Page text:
- Difficulty Prioritizing - Do you take on too much and then struggle to prioritize it? When someone asks for help, does everything often go to the wayside so you can jump in? Or maybe the daunting anticipation of the tasks ahead prevents you from starting. Per ADDitude, ADHD impacts your temporal processing abilities, which can affect executive functioning.
Combating ADHD Burnout
If you think you may be suffering from ADHD burnout, there are a few ways to take back control. Here are three tips for combating ADHD burnout:
Reserve Your Yeses - Pump the brakes when you recognize the early signs of ADHD burnout. Start reserving your yeses right away. Say no, and practice not apologizing. It is okay to say, "I have a lot on my plate right now and cannot take that on. Thanks for thinking of me." Saying no is nothing to apologize for, and it should be celebrated! You are working to protect your energy above all else.
Practice Over-Estimating - If you think you could knock something out in a day, give yourself a week. Overestimate on time and allow yourself the grace to have a little more time than usual to complete projects. Slowing down when starting a new job or role will help you produce high-quality work and prevent ADHD burnout.
Drop the Mask - Be honest with your employer and friends. Let them know that although you seem to keep up internally, you struggle. Identifying ADHD burnout from the outside can be extremely difficult. Your honesty and transparency will position you to determine if your environment is supportive and inclusive.
How to Support Colleagues Dealing with ADHD Burnout
The experiences above may not resonate with you personally, but perhaps you’ve noticed other people you work with describe or experience them.
If you’re a manager, there are several ways you can support colleagues with ADHD (as well as neurodivergent employees more generally) to help prevent burnout. Ask for clarity on when they have felt the most supported at work. Discovery questions like, “how did you feel at that time?” or “how was the pace of that project?” can help you to understand their actual capacity.Download this free guide if you’re looking for more ways to support your neurodivergent coworkers. Work with your DEIB and HR team to develop new neurodivergent inclusivity standards to help you stay ahead of the ADHD burnout cycle.
💎Worried about bias in the workplace? Watch the video to the end to find out how to reduce it!
📼Avoiding bias in the workplace requires a lot of effort. Play this video to get three top tips that will help you. You'll hear from Ben Lopez, Talent Acquisition Manager for EMEA at Workiva, who shares advice on how to create a more fair, equitable environment where everyone feels welcome and has a seat at the table.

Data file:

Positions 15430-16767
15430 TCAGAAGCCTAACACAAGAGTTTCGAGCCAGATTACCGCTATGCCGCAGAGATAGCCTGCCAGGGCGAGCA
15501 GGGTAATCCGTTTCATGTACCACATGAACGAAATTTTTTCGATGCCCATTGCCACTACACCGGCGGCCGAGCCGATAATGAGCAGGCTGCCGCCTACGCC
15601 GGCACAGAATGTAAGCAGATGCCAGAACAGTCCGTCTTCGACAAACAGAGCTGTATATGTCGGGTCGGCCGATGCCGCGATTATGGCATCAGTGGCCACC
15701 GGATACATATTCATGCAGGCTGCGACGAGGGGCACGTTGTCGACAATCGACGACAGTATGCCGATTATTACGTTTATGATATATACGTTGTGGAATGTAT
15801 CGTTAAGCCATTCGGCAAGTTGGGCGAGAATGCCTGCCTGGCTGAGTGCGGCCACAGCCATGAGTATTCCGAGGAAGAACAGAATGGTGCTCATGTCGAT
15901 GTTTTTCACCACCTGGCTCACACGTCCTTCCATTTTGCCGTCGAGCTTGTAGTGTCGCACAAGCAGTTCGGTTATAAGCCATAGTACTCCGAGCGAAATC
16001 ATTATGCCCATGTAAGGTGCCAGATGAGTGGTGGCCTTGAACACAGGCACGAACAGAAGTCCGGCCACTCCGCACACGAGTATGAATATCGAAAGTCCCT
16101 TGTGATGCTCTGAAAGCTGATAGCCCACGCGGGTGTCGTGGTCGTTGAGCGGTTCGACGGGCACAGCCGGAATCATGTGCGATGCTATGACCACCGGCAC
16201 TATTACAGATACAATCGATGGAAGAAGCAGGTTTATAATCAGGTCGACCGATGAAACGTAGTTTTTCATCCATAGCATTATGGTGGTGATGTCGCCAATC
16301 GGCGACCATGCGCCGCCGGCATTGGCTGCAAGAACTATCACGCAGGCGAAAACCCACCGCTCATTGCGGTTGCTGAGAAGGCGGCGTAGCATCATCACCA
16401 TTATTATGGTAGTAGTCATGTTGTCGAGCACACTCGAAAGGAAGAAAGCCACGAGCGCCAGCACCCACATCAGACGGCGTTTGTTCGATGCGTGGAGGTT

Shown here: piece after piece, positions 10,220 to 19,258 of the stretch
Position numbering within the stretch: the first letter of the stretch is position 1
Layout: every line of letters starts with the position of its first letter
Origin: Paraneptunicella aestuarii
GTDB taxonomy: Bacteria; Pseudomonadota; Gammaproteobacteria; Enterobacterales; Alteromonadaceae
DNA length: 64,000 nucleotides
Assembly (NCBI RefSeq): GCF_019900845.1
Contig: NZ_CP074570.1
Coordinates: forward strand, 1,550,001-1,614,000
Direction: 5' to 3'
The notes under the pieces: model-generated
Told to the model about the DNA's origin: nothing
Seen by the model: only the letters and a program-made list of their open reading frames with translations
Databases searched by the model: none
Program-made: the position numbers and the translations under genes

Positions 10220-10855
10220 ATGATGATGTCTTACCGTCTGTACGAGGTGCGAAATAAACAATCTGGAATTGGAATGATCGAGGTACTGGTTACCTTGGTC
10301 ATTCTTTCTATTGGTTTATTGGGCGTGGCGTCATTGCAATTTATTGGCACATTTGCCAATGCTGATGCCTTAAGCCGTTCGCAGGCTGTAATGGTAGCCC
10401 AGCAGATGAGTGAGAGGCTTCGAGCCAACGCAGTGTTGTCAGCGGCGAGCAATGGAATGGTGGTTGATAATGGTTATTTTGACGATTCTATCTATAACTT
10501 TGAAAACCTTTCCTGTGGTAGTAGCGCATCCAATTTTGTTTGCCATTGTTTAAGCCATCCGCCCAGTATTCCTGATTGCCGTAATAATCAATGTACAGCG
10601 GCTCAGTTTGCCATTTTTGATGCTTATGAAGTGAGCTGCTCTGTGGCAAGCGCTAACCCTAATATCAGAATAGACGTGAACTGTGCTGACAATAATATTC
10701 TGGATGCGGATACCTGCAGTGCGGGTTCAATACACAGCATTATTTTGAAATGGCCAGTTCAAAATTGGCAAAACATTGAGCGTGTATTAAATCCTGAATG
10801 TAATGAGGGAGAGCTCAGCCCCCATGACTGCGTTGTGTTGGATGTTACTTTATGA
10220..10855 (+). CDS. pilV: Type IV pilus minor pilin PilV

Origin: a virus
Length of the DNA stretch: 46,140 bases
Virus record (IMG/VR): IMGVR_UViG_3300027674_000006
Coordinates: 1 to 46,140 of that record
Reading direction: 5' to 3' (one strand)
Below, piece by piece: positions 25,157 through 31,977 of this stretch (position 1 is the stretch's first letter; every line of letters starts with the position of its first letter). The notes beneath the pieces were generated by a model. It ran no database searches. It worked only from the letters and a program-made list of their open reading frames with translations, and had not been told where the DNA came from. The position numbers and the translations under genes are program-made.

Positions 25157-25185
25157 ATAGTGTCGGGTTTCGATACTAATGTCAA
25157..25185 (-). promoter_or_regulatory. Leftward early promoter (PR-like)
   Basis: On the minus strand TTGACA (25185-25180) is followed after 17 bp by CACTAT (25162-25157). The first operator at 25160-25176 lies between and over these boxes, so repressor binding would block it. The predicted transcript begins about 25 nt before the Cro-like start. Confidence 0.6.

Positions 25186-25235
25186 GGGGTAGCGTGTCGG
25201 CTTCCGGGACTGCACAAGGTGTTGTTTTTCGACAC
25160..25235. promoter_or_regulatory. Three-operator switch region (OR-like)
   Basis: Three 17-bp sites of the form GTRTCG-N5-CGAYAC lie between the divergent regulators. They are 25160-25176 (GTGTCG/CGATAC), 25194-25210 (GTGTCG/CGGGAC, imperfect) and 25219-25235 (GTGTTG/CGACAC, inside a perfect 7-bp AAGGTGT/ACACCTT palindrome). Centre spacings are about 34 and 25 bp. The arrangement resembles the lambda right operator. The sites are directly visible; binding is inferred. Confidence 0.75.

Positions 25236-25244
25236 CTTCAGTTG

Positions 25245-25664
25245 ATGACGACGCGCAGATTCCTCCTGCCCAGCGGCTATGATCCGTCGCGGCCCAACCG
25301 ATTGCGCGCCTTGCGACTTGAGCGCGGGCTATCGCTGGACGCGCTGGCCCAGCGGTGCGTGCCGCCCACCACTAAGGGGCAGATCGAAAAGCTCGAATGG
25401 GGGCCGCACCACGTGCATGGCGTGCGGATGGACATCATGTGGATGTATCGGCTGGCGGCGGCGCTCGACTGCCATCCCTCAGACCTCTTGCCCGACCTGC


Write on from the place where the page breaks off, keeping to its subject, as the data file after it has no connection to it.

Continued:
📼Acknowledging bias in the workplace is the starting point. Tip #1: Recognize Bias. Take the time to recognize your own bias. Both conscious and unconscious. And look out for bias within teams and among peers. Work together to understand how you can all avoid each of those biases that you may encounter.
📼Avoid sneaky bias in the workplace! Tip #2: Rely on a structured process. Whether it's about interviewing, promotions, or performance reviews, relying on a consistent, fair, and objective process will help guard against bias. Document the process to keep both you and your peers accountable. And when it comes to interviewing, work with your peers and other participants to define clear questions and objectives to cover with each candidate.
Reduce Bias In The Workplace By Knowing Different People - Tip #3: Widen Your Network
Don't always engage with the same people. Widen your internal network, and interact with different teams, and different departments. Get to know those with different life experiences, different academic backgrounds, and different work experiences. Understanding those who are different from us allows us to be more empathetic and create an environment where we all feel a sense of belonging.
📨 Are you interested in joining Workiva? They have open positions! To learn more, click here.
Get to Know Ben Lopez
With a robust background in recruitment, Ben is an agile and well-networked talent acquisition leader. He’s been recruiting high-caliber talent around the globe for 15 years, spanning SaaS software, professional services, oil & gas, and healthcare across four continents. If you are interested in a career at Workiva, you can connect with Ben Lopez on LinkedIn. Don’t forget to mention this video!
More About Workiva
Workiva was founded to transform the way people manage and report business data with various collaborators, data sources, documents, and spreadsheets. Today, people all over the world use their platform to seamlessly orchestrate data among their systems and applications for transparent and trusted connected reporting and compliance. At Workiva, they are innovative in everything they do—from how they build their software, to how they serve their customers, to how they treat their employees.